The headline's Moby-Dick comparison comes from an English professor reviewing Bill Stott's latest book on Amazon, and no wonder. Bill is one of our more thoughtful and erudite writers. That means you can skim the book, as I just did, and brush up your no-doubt flawless prose (when emailing your grandchildren, for instance).
You can relish ... click here for more, and brief excerpts)
CAN YOU HELP FIND OUR
A few of our classmates have disappeared. Bob Oliver and Chris Cory would be interested in information - or informed speculation - about what happened to them. The recent deaths of Joseph G. Hargraves and Geoffrey A. Williams set Bob searching and Chris wondering. So far these gentlemen have defeated the often-fruitful sleuthing of both Bob and the Yale records office.
Of Hargraves, Bob writes: "Hargraves was in the 9/58 Old Campus Directory in 245 Durfee, rooming with J. A. Blake III and T. M. Brownell. He is not in the Banner and so likely did not graduate in 6/62. Unfortunately, Blake died in 2006 and I have not seen Brownell on any lists for our class since the 1960s." As for Williams, "his entry in our 50th reunion book says 'Address not available' and that he was attached to Saybrook."
If you know anything about these two, please contact Bob at email@example.com or 203-624-5111. We may publish the names of other deceased mystery men in the future, and if you can help with them, please do. Send general thoughts about the phenomenon to Chris at firstname.lastname@example.org or 631-599-9123.
Should We Talk Gentle About That Good Night? an Invitation to Comment
We've heard varied opinions on a strong topic lately. Dylan Thomas famously said "Do not go gentle into that good night. / Rage, rage against the dying of the light." More recently, David Honneus mused: "We are all in the stage of life that causes us to wonder about our own mortality."
Which raised the question of whether our reunion committee should consider including more about death and dying than the usual Battell Chapel memorial service, namely, a panel discussion, perhaps about longevity, literature about dying or medical thinking, or along the lines of our website edition about aging last year where Bill Stork advised us to ease the burdens of our own deaths on our relatives by providing advance wishes and plans.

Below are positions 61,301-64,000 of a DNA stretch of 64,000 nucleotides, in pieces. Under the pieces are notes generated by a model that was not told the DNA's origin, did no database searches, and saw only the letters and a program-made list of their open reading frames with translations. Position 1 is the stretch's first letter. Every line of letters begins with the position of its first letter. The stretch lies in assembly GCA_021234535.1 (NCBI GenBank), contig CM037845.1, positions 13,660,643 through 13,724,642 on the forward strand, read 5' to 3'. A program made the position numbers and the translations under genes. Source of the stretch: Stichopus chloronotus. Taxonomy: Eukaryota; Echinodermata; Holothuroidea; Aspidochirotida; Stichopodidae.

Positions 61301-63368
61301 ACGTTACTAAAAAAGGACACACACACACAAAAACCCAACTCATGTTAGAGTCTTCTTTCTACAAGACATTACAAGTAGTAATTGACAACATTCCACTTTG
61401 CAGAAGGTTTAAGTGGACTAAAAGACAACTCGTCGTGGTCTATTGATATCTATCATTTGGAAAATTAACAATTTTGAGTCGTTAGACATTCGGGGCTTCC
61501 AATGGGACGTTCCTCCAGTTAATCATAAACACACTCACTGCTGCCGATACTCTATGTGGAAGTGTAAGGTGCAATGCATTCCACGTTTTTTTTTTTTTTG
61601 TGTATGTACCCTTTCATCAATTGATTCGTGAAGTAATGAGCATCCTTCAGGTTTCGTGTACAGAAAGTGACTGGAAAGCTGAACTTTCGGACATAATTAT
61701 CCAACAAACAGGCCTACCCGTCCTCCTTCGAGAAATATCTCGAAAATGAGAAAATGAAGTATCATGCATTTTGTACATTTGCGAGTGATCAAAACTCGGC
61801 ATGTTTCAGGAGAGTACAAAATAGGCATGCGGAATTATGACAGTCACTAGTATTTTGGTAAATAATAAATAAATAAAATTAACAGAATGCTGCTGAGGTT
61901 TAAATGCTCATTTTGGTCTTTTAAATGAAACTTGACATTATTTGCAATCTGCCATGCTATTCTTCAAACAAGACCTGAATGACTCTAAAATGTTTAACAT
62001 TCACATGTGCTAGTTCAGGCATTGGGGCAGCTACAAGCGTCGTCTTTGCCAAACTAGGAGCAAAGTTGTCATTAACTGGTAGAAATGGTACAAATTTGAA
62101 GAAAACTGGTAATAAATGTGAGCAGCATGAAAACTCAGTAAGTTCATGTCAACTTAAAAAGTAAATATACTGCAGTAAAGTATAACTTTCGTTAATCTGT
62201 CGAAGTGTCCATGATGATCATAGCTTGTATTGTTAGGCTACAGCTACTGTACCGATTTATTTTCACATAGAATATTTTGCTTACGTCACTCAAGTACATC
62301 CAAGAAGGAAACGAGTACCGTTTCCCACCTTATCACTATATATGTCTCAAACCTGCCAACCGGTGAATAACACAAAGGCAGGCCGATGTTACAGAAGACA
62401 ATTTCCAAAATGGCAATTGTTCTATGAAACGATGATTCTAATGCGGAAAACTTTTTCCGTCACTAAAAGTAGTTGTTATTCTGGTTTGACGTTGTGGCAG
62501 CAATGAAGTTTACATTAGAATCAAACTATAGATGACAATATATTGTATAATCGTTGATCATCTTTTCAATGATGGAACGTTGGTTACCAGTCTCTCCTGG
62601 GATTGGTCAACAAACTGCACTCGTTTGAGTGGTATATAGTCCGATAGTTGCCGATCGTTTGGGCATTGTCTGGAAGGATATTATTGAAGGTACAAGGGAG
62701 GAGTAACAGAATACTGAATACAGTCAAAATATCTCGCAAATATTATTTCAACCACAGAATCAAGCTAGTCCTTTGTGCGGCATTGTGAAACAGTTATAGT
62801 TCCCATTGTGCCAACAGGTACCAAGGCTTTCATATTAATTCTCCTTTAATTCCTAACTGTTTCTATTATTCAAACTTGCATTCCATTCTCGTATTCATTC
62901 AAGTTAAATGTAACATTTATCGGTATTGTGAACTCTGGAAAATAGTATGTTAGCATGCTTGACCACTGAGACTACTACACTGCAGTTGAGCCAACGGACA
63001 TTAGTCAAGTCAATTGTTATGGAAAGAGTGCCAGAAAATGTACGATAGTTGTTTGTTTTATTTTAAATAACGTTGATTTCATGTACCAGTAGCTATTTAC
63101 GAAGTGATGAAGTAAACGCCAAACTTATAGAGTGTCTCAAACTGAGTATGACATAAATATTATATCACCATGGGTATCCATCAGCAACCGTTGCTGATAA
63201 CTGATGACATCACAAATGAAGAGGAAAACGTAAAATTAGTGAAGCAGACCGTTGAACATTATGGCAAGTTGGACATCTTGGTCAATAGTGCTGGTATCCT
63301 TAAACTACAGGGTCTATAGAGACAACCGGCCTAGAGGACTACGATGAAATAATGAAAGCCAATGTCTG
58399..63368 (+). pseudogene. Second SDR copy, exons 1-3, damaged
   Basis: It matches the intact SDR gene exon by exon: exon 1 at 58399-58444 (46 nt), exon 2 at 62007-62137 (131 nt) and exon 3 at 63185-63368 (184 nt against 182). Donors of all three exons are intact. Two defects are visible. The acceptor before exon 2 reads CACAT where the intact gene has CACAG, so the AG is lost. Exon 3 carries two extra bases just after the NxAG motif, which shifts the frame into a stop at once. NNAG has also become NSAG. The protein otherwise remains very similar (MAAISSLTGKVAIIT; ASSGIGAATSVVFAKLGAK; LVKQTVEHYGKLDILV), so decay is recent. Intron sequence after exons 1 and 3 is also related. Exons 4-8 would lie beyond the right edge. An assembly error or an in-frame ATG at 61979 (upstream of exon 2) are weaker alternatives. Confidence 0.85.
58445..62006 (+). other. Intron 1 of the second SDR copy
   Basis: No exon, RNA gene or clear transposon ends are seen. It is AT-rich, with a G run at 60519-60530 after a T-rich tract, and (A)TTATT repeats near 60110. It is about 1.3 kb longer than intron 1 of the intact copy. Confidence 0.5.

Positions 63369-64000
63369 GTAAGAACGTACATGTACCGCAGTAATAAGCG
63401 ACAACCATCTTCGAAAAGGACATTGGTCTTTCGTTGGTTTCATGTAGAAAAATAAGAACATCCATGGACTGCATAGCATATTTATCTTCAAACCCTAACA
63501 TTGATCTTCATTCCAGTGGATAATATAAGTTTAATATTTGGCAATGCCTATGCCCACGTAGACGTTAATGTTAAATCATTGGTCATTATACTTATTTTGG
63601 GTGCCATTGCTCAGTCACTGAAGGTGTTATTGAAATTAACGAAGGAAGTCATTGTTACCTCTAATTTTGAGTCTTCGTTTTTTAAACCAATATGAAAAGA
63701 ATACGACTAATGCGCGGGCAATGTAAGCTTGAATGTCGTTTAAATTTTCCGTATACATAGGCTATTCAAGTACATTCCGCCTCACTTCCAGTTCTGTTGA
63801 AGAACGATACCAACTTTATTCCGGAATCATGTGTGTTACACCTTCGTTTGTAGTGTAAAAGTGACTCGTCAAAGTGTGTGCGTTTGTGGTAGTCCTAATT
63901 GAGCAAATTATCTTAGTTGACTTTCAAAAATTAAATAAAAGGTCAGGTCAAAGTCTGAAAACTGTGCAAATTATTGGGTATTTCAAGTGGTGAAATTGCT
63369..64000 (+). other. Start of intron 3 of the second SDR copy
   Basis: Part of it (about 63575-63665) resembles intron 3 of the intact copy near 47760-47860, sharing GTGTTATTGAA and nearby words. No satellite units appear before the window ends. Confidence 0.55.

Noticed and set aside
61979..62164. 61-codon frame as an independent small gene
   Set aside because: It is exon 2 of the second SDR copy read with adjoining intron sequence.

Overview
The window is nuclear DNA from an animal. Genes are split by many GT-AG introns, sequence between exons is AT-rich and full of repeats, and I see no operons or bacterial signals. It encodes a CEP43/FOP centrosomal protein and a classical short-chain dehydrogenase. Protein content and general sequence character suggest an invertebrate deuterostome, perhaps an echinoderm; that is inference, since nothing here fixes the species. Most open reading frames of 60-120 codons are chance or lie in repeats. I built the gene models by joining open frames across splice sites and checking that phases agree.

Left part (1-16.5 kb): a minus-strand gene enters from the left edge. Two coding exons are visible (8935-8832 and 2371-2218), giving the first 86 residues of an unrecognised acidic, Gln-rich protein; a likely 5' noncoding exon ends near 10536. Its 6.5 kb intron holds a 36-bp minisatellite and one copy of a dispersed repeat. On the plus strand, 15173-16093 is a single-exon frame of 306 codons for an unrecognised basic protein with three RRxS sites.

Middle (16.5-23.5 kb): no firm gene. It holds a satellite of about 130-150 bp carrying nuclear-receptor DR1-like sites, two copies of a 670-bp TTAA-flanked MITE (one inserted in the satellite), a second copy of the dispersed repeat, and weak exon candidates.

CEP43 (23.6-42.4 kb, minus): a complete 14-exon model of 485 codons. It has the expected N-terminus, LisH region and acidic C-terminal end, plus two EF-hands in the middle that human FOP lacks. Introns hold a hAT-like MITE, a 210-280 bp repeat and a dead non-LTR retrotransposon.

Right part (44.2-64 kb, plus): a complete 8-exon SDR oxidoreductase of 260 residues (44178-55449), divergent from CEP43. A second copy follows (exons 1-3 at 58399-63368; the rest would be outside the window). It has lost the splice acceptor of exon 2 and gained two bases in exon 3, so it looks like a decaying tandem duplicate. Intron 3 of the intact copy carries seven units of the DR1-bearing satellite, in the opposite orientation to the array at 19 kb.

Mike Kane warned: "We ought to tread lightly here. Who knows what classmates at our stage of life are dealing with?"
And David Finkle observed: "Being in denial about death is stronger in some people than others."
What are your thoughts? Would such a panel be useful or yucky? What could it address or avoid? Who'd you like to hear from - classmates? Professors? Please respond in our comments section or for greater anonymity, to our 55th Reunion co-chairs (listed below).
June 1-4, 2017
Dan Koenigsburg email@example.com
Lives Worth a Pause to Ponder
We report with sorrow the deaths of Clayton Alderfer, Tony Dean, Joseph Hargraves, David Loving, Stan Snyder, Lee vonRhau, and Geoffrey Williams. Obituaries will be posted on this site in due course.
CorSec's note: Classmates, I can't keep from urging you to join me in contemplating some of the new obituaries that Bob Oliver and his team have meticulously compiled and posted at the links below. Like those remembered before them, these were men you will be proud to have been among when we were young: George Basil, Bill Blose, Jack Cavo, Michael Flinn '63, Robert George, Alfred Gilman, Peter Madden, Roger Reese, and Jack Templeton.
NOTIFYING CLASSMATES OF SERVICES
If you would like classmates to be notified about your funeral or memorial activities, if we get the information in time the Class of 1962 will send information to the names on our class email list. Please ask those who will be in charge to send the details to Bob Oliver at firstname.lastname@example.org, 203-624-5111, and for backup to John Stewart, Co-Corresponding Secretary, at email@example.com, 845-789-1407. We will not send out information unless someone makes this request.